On Nov. 8, not only do citizens get the chance to vote for various office positions, but they also get to vote on several initiatives that will directly impact their community. Numerous propositions are on the ballot, both on the state and county level— a total of 17 statewide measures for California and 25 measures for San Francisco.
- Proposition 51: This proposition revolves around a bond for schools— a yes vote would allow the state to issue $9 billion in bonds for school construction projects; most will go towards state’s K-12 buildings, with $2 billion set aside for community colleges.
- Proposition 56: A yes vote to this proposition will increase the state tax on cigarettes by $2, making it a total state tax of $2.87. If passed, this will be the first tax increase on cigarettes in California since 1998 and would also implement a first-time tax on e-cigarettes.
- Proposition 60: This initiative, which SF’s very own Kink.com protested heavily earlier this year, would require pornography producers to enforce condom usage. However, many have shown disagreement with this proposition due to the vagueness of the wording in proposal– under this measure, private parties can sue producers for not following the initiative, and it can force adult film stars to publicly disclose private information, including their legal names and home addresses.
- Propositions 62 and 66: Should the state completely abandon the death penalty, or speed up the process? These two propositions revolve around the continuous argument of capital punishment. Proposition 62 votes to end the death penalty and replace it with a life without parole sentence; and Proposition 66 votes to speed up executions by moving appeals fasters for inmates on death row.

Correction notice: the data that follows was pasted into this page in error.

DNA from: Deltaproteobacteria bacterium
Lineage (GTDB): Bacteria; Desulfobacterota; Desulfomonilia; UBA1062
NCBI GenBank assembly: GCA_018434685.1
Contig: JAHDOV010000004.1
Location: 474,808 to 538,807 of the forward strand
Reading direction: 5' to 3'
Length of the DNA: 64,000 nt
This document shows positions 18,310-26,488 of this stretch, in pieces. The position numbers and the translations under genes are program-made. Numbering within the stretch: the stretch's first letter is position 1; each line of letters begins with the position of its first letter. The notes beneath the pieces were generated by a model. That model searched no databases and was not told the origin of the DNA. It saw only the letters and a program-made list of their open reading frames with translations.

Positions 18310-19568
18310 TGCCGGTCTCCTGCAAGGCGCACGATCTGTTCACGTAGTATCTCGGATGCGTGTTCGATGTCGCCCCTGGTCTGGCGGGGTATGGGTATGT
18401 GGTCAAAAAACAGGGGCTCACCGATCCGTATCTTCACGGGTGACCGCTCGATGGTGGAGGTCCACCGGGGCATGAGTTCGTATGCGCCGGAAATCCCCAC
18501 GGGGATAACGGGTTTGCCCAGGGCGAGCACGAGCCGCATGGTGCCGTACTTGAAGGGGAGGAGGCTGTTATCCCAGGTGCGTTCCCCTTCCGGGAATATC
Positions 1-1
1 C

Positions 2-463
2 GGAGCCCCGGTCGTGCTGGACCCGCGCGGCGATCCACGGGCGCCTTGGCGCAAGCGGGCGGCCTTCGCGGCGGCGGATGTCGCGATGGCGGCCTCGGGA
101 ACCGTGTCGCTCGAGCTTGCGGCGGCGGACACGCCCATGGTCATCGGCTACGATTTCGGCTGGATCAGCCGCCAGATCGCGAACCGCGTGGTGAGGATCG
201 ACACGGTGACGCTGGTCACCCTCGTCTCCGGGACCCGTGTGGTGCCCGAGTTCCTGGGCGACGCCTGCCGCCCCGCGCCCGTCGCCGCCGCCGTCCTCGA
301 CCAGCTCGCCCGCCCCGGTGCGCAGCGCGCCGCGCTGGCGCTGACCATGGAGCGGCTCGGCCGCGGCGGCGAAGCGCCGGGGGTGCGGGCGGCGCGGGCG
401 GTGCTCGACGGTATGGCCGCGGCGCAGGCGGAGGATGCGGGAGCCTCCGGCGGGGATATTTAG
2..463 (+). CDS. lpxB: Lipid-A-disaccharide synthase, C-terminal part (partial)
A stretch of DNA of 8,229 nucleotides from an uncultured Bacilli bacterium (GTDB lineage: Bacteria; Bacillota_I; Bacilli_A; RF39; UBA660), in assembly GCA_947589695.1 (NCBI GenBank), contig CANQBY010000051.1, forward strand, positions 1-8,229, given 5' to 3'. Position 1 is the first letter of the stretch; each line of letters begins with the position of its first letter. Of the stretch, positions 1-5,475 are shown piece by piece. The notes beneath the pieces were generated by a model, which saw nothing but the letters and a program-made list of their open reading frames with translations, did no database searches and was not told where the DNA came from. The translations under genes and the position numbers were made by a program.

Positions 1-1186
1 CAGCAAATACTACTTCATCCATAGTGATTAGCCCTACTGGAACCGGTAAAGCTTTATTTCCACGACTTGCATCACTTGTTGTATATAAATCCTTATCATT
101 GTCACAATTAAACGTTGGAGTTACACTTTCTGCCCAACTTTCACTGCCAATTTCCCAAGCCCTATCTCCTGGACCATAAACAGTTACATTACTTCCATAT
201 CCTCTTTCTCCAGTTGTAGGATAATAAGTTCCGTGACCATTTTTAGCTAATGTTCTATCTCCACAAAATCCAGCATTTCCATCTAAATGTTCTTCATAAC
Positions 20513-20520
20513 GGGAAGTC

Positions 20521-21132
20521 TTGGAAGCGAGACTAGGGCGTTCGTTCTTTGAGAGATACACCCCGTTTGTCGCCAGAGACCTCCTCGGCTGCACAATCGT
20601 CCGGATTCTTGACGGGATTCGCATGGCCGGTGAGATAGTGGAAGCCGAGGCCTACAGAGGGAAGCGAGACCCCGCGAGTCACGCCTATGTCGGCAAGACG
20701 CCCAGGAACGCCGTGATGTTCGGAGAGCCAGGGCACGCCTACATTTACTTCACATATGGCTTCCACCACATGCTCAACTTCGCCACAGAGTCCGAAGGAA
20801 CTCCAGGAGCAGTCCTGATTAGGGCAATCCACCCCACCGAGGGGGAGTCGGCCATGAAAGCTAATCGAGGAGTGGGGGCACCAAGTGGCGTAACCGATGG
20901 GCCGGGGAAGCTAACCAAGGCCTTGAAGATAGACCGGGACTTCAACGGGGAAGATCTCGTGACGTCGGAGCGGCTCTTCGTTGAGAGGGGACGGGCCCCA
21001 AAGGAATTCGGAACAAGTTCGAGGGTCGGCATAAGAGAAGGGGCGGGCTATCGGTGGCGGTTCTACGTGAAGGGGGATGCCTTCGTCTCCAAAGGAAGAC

- Propositions 65 and 67: These two industry-sponsored initiatives revolve around plastic bags— with Proposition 67 being a straight yes or no on banning plastic bag usage in grocery stores. If passed, California would be the first state to ban plastic bags in grocery stores. Proposition 65 proposes to allocate the 10 cents bag fee currently in place to an environmental fund.
- Proposition B: This proposition would increase funding for the City College of San Francisco. Funds would be directed to opening more libraries and hiring more faculty.
- Proposition F: This San Fransisco initiative would amend the city charter to lower the minimum voting age requirement from 18 to 16 for city elections
- Proposition V: This highly publicized measure proposes a tax on sugar-sweetened drinks on distributors on a one cent per ounce base. ‘Big soda’ has frequently been labeled as the main opponent of the proposal with the American Beverage Association providing funding through their American Beverage Association California PAC for attack ads on Proposition V.